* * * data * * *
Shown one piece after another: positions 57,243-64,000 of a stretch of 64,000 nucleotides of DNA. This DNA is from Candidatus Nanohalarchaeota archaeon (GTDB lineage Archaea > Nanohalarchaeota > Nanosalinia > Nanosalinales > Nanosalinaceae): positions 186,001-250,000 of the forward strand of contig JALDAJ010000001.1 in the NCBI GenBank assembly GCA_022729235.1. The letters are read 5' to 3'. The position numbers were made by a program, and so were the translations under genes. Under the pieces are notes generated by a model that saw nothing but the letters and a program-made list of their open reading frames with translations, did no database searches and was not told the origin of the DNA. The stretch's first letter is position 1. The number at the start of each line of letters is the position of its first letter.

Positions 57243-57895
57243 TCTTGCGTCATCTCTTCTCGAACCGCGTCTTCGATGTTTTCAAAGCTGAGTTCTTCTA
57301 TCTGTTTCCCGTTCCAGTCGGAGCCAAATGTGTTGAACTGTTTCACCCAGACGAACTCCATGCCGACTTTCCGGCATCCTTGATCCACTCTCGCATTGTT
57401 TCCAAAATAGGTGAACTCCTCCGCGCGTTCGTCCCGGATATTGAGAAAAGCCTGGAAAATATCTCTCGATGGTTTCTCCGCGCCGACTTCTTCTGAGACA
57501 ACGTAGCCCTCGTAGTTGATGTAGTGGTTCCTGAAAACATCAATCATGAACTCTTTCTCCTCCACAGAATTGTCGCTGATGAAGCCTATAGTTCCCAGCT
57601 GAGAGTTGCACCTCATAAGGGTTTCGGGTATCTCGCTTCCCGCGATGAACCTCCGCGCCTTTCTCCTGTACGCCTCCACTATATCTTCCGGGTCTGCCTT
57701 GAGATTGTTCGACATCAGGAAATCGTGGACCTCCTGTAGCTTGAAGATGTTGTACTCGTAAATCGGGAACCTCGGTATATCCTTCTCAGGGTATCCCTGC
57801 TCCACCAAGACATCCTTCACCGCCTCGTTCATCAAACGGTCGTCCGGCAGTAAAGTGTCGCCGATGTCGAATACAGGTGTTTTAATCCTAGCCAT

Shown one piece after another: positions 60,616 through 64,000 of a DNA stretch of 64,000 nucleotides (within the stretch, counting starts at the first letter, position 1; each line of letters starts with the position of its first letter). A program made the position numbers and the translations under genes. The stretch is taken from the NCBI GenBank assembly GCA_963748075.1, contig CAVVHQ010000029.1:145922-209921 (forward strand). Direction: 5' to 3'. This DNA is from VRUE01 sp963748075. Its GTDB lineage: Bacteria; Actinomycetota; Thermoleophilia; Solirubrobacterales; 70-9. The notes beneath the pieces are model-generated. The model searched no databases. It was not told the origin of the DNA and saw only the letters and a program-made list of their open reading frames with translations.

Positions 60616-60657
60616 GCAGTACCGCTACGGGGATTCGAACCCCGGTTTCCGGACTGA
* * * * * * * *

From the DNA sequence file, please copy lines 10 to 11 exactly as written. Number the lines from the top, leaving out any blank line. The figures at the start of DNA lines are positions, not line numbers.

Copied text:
Shown one piece after another: positions 60,616 through 64,000 of a DNA stretch of 64,000 nucleotides (within the stretch, counting starts at the first letter, position 1; each line of letters starts with the position of its first letter). A program made the position numbers and the translations under genes. The stretch is taken from the NCBI GenBank assembly GCA_963748075.1, contig CAVVHQ010000029.1:145922-209921 (forward strand). Direction: 5' to 3'. This DNA is from VRUE01 sp963748075. Its GTDB lineage: Bacteria; Actinomycetota; Thermoleophilia; Solirubrobacterales; 70-9. The notes beneath the pieces are model-generated. The model searched no databases. It was not told the origin of the DNA and saw only the letters and a program-made list of their open reading frames with translations.

Positions 60616-60657